Tall. Deliberate. Tired.
Small in build. Clean-cut, well-
scrubbed. Innocent, sincere.
Gives the impression of being
almost fragile.
Winner -    Tennessee Williams Literary Festival One-Act Play Competition

Winner -    First Place - Stage Play Script - 75th Annual Writer's Digest Writing Competition

Winner -    Robert R. Lehan Playwriting Award

Finalist -    Kernodle New Play Competition

Finalist -    Drury University One-Act Playwriting Competition

Finalist -    Arts and Letters Prize in Drama


Two monologues from Small Things have been published in Best Monologues from Best
American Short Plays, Volume Two (Applause Theatrebooks).

Available online at Infinity Stage.

Published in Best American Short Plays 2005-2006
Applause Theatre & Cinema Books, New York, NY

Published in Regional Best 2011, Level 4 Press, Jamul CA

Published in Bayou Magazine, University of New Orleans, LA

Published in Persona, Westfield State College, Westfield, MA

HOYT, a man in his 50s, has reached the end of his rope. With no money, no job, no prospects of a job,
and no hope that things will get better, he’s decided to simply end things and is calmly sitting in his apartment
with a loaded pistol, getting ready to pull the trigger.

That’s when the doorbell rings and standing there is DREW (19), who’s going door-to-door proselytizing for
the Assembly of Hubristic Evangelicals. Hoyt invites him in.
Which in itself is a miracle, because in the entire year Drew has been doing this, no one has ever let him through the door.

As the two talk, a lot comes out: The Assembly of Hubristic Evangelicals is the One True Faith that has the One True Answer as revealed in the One True Book (“We combined the old and new testaments, and took out the parts that are wrong.”)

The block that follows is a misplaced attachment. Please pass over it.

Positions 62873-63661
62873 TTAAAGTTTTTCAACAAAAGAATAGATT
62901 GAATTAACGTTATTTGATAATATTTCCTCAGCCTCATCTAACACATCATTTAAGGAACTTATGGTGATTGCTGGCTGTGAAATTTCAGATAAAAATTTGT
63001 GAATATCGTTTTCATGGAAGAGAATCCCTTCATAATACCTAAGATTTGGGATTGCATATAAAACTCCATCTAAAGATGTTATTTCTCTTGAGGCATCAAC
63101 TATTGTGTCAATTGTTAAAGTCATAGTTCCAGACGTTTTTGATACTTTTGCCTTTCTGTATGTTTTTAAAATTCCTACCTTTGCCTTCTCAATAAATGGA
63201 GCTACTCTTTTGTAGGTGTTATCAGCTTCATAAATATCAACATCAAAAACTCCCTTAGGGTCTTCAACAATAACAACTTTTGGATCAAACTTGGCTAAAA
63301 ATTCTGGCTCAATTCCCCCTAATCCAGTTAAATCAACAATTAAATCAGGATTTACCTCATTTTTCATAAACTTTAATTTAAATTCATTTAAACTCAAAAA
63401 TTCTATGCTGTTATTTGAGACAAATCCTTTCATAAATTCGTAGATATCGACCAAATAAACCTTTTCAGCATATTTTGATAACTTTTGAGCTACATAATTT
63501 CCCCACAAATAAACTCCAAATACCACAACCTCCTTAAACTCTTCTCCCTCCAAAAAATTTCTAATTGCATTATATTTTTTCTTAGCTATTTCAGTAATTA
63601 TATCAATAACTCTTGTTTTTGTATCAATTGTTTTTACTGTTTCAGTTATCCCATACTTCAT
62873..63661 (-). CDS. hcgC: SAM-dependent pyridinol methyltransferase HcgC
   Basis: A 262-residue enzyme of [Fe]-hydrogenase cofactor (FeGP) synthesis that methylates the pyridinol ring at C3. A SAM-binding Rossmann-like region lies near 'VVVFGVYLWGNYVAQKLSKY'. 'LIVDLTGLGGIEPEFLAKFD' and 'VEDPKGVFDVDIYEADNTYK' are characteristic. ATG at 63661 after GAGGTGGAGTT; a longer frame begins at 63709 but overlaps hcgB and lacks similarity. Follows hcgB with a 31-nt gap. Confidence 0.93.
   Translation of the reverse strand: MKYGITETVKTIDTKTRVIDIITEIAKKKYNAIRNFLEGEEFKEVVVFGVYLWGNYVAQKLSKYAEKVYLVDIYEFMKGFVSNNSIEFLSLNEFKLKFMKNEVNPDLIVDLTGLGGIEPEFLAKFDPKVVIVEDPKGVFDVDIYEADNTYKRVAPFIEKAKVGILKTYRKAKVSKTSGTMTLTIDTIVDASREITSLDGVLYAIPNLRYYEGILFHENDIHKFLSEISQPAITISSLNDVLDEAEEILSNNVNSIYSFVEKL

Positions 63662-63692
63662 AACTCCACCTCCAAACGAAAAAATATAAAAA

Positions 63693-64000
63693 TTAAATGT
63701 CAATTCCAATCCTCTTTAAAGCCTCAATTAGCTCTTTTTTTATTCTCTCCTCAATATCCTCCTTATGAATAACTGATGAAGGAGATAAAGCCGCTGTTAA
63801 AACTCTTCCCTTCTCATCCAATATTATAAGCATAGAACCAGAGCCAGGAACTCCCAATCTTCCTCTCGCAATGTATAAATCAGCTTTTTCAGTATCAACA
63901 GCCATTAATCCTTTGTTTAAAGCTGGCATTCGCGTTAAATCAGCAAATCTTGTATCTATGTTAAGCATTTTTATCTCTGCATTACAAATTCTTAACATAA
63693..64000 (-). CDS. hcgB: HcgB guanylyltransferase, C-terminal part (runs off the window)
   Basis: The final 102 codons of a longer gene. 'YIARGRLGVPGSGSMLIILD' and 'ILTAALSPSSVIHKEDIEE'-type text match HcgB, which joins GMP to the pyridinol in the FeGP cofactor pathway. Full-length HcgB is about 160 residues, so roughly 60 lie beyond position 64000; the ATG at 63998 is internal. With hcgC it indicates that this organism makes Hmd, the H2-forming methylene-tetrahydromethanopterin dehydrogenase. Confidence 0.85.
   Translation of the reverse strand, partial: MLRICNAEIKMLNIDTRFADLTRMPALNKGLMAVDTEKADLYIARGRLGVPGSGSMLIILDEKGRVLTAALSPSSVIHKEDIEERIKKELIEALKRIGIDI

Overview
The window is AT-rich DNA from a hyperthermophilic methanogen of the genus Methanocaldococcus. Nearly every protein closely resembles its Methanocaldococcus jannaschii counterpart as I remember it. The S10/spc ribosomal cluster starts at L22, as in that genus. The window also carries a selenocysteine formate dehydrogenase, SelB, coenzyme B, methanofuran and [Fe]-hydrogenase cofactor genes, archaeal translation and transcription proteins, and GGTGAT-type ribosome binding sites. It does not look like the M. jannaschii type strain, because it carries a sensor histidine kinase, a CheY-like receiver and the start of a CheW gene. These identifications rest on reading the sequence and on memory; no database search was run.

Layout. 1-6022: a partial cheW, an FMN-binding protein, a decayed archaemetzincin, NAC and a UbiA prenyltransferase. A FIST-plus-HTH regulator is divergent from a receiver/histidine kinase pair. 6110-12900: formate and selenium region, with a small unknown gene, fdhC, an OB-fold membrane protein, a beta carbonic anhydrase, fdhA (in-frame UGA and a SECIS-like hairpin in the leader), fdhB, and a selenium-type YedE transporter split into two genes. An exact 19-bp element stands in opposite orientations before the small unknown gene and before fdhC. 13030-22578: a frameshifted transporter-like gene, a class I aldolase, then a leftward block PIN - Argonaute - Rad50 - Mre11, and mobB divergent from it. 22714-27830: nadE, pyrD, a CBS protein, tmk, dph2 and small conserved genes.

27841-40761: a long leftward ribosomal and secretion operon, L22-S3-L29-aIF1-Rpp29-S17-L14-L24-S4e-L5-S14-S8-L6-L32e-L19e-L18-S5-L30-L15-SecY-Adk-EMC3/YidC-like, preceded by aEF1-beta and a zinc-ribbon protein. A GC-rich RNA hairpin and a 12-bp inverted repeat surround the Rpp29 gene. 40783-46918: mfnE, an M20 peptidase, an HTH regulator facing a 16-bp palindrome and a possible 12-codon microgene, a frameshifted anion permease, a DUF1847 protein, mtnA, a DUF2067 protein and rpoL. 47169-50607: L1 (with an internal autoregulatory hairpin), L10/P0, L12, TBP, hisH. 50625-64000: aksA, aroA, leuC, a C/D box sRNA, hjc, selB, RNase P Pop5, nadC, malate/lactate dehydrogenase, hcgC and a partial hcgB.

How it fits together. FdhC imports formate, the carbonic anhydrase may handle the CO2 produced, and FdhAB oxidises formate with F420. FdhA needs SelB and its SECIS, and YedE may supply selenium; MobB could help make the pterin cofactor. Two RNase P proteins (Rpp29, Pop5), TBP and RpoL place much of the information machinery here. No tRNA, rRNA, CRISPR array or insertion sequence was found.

Nevertheless, Drew is quitting.
In fact, today’s his last day. He committed to one year of missionary work and Hoyt’s is his last doorbell.
Why is he quitting? Because he’s gay, which, to the Assembly, is an abomination.
Talk about a crisis of faith...

Then Hoyt reveals the pistol he stuffed under the couch cushion when Drew rang the bell.
And now Drew’s real missionary work begins, as he tries to talk Hoyt out of killing himself.
“...the very model of what a one-act play can be.”
“ The tense, darkly funny repartee is smart and suspenseful.”
- David Cuthbert, New Orleans Times-Picayune

“Our audiences have really been moved and entertained by Small Things,
as they were by House of the Holy Moment.
So many said that they loved how the humor and the profound seriousness
work so well together in this very human story.
And they felt real connection to your characters and their situations.
“...it is a joy to bring life and voice to your characters. There is richness, simplicity,
playfulness, and great humanity in your language and your stories.”
- Jeff Gill, The Theater at Hollywood and Vine - Plymouth, MA
Cary Pepper